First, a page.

Gaisi Takeuti was one of the most brilliant, genius, and influential logicians of the 20th century. He was a long-time professor and professor emeritus of mathematics at the University of Illinois at Urbana-Champaign, USA, before he passed away on May 10, 2017, at the age of 91.

Takeuti was one of the founders of *Proof Theory*, a branch of mathematical logic that originated from Hilbert’s program about the consistency of mathematics. Based on Gentzen’s pioneering works of proof theory in the 1930s, he proposed a conjecture in 1953 concerning the essential nature of formal proofs of higher-order logic now known as Takeuti’s fundamental conjecture and of which he gave a partial positive solution. His arguments on the conjecture and proof theory in general have had great influence on the later developments of mathematical logic, philosophy of mathematics, and applications of mathematical logic to theoretical computer science.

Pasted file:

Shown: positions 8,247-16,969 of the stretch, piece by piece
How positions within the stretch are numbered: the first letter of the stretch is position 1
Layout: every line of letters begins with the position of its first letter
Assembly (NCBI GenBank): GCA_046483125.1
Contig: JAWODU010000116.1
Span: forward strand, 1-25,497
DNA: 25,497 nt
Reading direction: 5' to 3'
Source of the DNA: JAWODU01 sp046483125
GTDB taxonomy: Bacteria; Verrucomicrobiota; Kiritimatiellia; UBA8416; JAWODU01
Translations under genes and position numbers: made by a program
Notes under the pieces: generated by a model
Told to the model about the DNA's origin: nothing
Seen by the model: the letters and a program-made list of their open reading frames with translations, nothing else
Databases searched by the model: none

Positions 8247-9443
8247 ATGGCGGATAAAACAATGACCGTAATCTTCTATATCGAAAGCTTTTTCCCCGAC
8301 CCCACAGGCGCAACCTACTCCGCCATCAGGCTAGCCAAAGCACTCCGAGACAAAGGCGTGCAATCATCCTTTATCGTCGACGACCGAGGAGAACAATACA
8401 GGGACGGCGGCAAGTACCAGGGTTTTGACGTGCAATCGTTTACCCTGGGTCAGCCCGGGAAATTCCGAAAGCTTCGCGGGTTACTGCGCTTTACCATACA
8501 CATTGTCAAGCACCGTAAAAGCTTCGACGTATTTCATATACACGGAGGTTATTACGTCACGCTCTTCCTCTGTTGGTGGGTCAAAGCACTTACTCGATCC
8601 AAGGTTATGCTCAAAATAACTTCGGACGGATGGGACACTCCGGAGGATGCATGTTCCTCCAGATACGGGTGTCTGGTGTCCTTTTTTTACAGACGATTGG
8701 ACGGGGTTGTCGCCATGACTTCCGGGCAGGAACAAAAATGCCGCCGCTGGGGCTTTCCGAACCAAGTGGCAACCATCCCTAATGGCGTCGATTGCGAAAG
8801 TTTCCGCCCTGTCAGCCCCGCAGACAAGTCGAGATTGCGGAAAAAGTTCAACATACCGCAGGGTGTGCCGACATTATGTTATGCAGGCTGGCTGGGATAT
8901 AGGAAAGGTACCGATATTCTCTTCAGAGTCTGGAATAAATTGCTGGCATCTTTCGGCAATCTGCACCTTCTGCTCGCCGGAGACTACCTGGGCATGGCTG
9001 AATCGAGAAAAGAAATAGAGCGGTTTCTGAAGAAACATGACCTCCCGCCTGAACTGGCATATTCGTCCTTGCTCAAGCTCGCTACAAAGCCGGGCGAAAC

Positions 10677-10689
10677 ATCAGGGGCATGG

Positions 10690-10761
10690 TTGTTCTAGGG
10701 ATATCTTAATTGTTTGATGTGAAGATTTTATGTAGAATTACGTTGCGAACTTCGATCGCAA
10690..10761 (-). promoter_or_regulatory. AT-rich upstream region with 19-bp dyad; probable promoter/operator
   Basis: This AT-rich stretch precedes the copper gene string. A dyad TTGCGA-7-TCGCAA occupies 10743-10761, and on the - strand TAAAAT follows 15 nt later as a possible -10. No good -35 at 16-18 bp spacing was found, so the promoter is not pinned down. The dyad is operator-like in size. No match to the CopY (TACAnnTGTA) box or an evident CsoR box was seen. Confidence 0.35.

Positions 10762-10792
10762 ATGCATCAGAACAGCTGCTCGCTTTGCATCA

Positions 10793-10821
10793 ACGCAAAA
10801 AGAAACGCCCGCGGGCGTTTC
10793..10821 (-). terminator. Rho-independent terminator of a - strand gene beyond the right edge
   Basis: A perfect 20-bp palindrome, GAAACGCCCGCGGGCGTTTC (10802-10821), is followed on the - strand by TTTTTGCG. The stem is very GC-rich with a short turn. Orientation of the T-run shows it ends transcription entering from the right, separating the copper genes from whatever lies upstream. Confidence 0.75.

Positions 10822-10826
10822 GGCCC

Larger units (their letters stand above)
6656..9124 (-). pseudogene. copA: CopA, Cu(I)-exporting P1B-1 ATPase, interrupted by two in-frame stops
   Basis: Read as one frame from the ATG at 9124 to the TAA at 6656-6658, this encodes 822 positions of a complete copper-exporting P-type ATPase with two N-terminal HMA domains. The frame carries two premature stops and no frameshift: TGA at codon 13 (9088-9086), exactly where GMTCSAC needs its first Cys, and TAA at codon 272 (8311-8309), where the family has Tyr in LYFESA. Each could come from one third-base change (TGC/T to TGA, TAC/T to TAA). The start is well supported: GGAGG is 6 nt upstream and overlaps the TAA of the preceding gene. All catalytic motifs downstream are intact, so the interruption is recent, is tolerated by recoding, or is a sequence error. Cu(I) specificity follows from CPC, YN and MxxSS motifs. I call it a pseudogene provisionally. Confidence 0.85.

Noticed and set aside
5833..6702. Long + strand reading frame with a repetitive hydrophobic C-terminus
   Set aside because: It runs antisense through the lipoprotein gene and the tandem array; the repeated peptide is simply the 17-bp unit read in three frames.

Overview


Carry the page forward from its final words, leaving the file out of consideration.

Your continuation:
Takeuti’s work ranged over the whole spectrum of mathematical logic, including set theory, computability theory, Boolean valued analysis, fuzzy logic, bounded arithmetic, and theoretical computer science. He wrote many monographs and textbooks both in English and in Japanese, and his monumental monograph Proof Theory, published in 1975, has long been a standard reference of proof theory. He had a wide range of interests covering virtually all areas of mathematics and extending to physics. His publications include many Japanese books for students and general readers about mathematical logic, mathematics in general, and connections between mathematics and physics, as well as many essays for Japanese science magazines.